The Bible in Africa: Transactions, Trajectories, and Trends

By Gerald O. West; Musa W. Dube | Go to book overview

“DO YOU UNDERSTAND WHAT YOU ARE READING
[HEARING]?” (ACTS 8:30): THE TRANSLATION AND
CONTEXTUALIZATION OF ISAIAH 52:13–53:12
IN CHITONGA
Ernst Wendland and Salimo Hachibamba

In response to Philip's perhaps unexpected query, the Ethiopian dignitary replied, “How can I, unless someone guides me?” (Acts 8:31a, NRSV). This is the answer that many present-day Tonga Christians must also give as they try to read, or simply listen to, the older version of the Bible published in their language.1 There is no doubt in their minds that this is indeed the Word of God (Majwi aa Leza), but why did he choose to communicate with people in language that is so difficult at times to understand and that often sounds as if God speaks with a “foreign accent?”2 To be sure, it is with great gratitude that we note that by the end of 1996 at least a portion of the Bible existed in more than 600 of the estimated 2,000 plus languages spoken in Africa, including 250 New Testaments and 133 full Bibles.3 But many of these Scripture texts are old, and relatively literal, missionary translations, which are often characterized by a form of language that is not completely natural and/or up-to-date in comparison with what is used by the majority of speakers today. In many cases,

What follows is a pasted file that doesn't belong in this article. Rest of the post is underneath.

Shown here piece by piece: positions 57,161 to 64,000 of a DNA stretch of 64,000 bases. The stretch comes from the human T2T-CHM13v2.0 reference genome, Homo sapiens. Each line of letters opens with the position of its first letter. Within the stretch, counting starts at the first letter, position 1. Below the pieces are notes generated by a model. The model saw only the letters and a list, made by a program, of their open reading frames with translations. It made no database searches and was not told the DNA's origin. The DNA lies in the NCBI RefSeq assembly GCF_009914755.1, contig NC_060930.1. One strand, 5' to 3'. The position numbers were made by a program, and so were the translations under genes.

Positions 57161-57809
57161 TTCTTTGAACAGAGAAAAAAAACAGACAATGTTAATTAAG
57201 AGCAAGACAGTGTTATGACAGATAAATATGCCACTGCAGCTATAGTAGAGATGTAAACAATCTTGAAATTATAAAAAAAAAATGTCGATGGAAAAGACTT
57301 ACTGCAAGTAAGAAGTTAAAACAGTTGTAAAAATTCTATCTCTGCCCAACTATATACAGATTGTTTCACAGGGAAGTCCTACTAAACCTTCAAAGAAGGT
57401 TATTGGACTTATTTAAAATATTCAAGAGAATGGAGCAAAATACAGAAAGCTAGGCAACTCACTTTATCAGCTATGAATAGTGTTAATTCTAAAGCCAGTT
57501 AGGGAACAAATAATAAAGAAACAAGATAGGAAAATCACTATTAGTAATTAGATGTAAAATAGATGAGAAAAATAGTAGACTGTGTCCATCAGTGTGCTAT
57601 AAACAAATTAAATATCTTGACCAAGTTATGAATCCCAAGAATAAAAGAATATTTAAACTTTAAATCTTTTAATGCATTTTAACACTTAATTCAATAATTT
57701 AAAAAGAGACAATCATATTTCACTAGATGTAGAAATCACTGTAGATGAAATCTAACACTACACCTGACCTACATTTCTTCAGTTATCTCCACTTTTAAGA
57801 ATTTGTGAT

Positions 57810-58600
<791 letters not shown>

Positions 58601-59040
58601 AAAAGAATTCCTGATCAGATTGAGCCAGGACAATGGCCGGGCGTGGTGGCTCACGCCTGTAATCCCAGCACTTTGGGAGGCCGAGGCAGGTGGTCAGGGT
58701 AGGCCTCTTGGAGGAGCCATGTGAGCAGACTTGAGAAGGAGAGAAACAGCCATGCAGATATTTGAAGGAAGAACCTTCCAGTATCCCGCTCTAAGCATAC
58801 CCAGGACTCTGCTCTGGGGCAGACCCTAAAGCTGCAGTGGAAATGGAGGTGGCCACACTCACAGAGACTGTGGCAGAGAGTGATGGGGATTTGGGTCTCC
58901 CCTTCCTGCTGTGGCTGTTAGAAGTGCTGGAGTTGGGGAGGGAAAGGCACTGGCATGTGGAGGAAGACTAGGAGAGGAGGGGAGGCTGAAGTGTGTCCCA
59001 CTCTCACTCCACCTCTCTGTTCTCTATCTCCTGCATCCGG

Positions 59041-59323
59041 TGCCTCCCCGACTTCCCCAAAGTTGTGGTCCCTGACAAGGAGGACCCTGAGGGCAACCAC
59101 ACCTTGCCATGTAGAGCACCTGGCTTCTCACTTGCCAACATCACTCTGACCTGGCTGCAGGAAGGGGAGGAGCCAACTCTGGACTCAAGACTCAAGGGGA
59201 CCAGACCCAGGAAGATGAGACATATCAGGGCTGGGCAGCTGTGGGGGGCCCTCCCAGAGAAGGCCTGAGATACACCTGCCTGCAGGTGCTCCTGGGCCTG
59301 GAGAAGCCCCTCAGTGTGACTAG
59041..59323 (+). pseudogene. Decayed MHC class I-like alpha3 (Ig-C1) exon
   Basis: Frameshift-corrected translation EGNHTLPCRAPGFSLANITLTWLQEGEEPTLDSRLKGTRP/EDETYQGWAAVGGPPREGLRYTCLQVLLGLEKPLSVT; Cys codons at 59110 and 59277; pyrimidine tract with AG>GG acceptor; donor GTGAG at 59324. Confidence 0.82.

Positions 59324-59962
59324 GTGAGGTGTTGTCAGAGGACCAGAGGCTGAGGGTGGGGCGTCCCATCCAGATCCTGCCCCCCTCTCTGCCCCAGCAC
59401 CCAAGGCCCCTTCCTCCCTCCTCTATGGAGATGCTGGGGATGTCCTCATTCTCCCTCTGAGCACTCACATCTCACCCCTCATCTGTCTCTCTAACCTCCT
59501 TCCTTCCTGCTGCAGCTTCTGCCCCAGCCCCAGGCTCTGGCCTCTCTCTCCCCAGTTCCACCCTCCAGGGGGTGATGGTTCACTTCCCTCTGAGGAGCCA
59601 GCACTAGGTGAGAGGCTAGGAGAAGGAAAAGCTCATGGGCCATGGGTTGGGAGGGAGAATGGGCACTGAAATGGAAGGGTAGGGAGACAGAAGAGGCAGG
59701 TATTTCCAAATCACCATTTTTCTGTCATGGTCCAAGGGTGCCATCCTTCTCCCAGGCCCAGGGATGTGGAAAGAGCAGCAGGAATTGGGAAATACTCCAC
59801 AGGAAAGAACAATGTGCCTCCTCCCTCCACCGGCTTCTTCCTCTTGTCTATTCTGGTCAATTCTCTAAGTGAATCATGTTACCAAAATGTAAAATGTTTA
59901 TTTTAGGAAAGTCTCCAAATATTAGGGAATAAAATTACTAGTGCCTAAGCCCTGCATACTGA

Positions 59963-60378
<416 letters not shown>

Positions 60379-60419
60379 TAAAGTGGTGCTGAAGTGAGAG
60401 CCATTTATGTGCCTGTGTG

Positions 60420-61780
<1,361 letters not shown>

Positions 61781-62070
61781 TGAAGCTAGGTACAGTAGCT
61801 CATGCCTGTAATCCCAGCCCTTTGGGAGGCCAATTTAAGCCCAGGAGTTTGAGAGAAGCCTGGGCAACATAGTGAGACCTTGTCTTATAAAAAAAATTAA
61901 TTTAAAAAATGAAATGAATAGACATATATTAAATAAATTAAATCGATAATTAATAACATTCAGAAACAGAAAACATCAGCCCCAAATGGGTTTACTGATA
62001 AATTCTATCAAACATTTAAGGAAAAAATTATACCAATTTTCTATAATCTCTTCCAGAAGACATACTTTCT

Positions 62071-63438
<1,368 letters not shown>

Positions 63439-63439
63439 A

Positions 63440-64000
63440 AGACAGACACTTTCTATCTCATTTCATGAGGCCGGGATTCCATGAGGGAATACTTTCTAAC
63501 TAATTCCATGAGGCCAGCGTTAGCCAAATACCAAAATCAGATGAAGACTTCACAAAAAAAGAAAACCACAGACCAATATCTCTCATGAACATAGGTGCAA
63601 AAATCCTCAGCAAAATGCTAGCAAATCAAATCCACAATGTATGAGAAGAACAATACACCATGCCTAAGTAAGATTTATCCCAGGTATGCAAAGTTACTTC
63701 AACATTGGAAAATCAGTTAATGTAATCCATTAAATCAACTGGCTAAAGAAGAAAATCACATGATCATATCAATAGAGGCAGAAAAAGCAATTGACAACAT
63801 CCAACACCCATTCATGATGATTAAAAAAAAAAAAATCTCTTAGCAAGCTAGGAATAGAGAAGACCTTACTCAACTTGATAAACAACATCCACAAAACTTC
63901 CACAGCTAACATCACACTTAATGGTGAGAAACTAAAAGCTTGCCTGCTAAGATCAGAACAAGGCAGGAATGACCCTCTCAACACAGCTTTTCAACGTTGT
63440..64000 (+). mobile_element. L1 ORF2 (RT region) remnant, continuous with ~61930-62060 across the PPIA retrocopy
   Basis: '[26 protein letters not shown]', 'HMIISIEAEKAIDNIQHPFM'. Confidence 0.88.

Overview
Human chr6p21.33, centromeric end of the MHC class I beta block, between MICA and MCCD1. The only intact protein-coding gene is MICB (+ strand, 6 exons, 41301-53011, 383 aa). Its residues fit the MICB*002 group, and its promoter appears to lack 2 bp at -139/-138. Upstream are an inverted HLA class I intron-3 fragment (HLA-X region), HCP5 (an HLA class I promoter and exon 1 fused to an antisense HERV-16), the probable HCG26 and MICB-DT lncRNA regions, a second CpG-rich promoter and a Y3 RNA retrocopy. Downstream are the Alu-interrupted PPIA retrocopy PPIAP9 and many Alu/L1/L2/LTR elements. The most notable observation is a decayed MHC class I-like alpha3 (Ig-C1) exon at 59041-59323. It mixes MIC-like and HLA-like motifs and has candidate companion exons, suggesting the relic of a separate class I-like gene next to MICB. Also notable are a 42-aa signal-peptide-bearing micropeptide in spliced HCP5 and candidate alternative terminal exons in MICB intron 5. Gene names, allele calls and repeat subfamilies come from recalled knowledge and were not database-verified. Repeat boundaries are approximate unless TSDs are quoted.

____________________
1
The Batonga people (language: Chitonga) number over a million and inhabit as their traditional homeland large parts of the Southern Province in Zambia. The Tonga (for short) are a matrilineal, patrilocal people who may roughly categorized anthropologically as a Southern Bantu, cattle-culture ethnic group. Of course nowadays many Tonga are urban dwellers and engage in various business ventures to earn their living, but the majority still practice farming and herding in rural areas, which include some of the most fertile agricultural areas of Zambia.
2
We use the third person singular masculine pronoun to refer to “God” (as well as to his “servant” in the Isaiah passage) because that is how most receptors view Leza in a Tonga socio-religious setting nowadays. This agrees with a Hebrew perspective on the gender of the supreme deity, “Yahweh.” Moreover, in the case of any new or unfamiliar text, the unmarked third person pronoun is assumed to be male unless the context clearly and explicitly specifies that a female person is being referred to.
3
These statistics are from the most recent World Report published by the United Bible Societies (Reading, England) March 1997, Number 318, page 4. This list includes 13 vernacular Bibles and 6 Testaments in Zambia.

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